Bad money habits can look suspiciously like bad eating ones. There's boredom spending, convenience shopping, catalog addiction, asset-allocation worry (checking your stock positions constantly), overdraft-fee dodgeball (checking your checking account balance constantly)—all of which are unhealthy for your bottom line.
Envision your flush future
On the next page of your bound pleather journal in a candy-colored hue, write down your ideal daily financial mood five years from now. What do you want to feel like when you check your 401(k) balance or open your mortgage statement? What amount is in your emergency savings account—the dollar figure that removes today's dread of car repair, roofing, disaster? What are the goals your five-years-in-the-future self is jotting down in your handsomely bound leather travel journal from Asprey?
Finally (and I swear this is all the journaling you'll have to do for now), make a list of the things you are willing to change about how you handle money today to get to that idealized future. Start with the small stuff—e.g., make lunch three days a week or set a food budget so you'll know exactly what you can spend each week without having to check your checking account balance.
Baby (carrot) steps
Starting small is difficult, particularly when the resolve to better your finances or your health is there. I was willing to purge my fridge of all processed foods and spend a few hours in the aisles of Whole Foods (Nasdaq: WFMI) reading the labels on all the cans and boxes. But my nutritionist knew that after a week of good eatin' I'd be back to my old Taco Bell ways.
Her assignment for the first two weeks was to get breakfast right. Just breakfast. Go ahead and eat whatever you need to for your afternoon and evening meals, she told me. But let's see how you do eating a healthy and easy-to-prepare breakfast each morning.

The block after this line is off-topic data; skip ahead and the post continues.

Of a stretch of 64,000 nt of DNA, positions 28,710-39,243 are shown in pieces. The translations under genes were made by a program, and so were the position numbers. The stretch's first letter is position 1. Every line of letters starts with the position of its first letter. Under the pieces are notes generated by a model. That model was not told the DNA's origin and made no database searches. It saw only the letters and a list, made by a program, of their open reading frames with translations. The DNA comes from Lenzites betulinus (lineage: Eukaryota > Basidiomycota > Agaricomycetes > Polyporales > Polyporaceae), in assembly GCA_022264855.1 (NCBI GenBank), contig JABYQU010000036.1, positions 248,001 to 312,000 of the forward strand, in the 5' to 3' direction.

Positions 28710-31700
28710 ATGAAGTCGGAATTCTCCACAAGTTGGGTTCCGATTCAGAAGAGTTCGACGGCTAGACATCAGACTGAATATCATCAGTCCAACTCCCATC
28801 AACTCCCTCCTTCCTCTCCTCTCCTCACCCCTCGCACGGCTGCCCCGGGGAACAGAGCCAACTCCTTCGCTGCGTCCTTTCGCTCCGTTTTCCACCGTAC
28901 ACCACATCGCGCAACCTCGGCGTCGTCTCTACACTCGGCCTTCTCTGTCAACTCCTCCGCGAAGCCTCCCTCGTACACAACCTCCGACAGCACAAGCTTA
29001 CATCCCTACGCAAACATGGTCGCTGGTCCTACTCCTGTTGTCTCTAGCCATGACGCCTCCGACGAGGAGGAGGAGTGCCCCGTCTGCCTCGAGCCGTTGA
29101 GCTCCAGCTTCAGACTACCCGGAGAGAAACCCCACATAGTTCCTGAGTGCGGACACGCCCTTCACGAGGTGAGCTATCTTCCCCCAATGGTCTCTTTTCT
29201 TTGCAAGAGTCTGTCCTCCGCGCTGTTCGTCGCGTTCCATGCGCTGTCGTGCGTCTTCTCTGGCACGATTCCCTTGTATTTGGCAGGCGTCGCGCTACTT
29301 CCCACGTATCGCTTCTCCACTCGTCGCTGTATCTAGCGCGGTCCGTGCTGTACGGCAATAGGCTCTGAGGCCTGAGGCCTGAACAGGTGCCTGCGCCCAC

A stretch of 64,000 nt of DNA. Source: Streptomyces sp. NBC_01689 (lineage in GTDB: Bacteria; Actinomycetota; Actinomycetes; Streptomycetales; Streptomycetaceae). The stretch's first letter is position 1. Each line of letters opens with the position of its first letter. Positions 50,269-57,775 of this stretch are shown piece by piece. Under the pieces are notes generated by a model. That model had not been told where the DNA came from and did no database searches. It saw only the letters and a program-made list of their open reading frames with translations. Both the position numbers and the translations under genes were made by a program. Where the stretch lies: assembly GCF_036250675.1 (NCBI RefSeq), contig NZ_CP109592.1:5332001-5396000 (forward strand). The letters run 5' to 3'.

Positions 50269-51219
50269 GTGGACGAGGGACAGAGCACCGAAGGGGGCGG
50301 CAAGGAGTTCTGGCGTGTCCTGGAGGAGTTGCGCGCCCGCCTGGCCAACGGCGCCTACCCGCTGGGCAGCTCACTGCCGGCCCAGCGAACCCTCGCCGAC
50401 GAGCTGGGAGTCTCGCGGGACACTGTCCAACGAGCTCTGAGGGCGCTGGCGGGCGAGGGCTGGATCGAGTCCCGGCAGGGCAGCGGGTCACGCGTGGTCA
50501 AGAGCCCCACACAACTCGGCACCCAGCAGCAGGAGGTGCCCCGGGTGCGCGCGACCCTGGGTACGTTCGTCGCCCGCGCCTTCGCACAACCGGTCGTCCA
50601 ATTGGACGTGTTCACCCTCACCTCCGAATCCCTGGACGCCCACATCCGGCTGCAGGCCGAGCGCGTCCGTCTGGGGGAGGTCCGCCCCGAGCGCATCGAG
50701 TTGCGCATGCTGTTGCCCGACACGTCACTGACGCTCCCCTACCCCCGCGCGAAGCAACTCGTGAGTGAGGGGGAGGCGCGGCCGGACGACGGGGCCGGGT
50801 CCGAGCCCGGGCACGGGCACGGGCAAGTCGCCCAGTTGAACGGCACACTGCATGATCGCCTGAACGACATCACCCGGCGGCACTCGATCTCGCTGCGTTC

For two straight weeks I got breakfast right. On day 1, I felt like a different person. So much so that I actually looked forward to breakfast the next day.
I've seen the light. It tastes like oatmeal (not instant, either).
No longer am I crashing at 1 p.m., stuck in a meeting and then racing to McLunch. One small change made such a big difference that now I'm moving on to—you guessed it—lunch. I can hardly wait to see what I feel like after healthy meals from morning until night are a habit—my new norm.
As you start to see the benefit of small financial changes, and as they become habits, work your way to the bigger steps—e.g., getting a better-paying job; moving to a cheaper locale; making the kids apply for college scholarships so you can contribute more to your retirement plan. Think big, but start small.
If you want, you can keep a Money/Mood Diary as you institute new money habits into your regular regimen. (If you're really into that kind of thing, you might as well find your money chi.) The folks on our discussion boards often post their progress in paying off debt, saving for retirement, adding investments to their brokerage accounts, avoiding bad fats. Not only does it help them see their progress in a tangible form, but it also invites support and input from others facing similar financial issues. For even more hands-on help customizing your money pyramid, The Motley Fool's Rule Your Retirement service will help you whip your savings into shape one small, tasty step at a time. Click here for a free trial.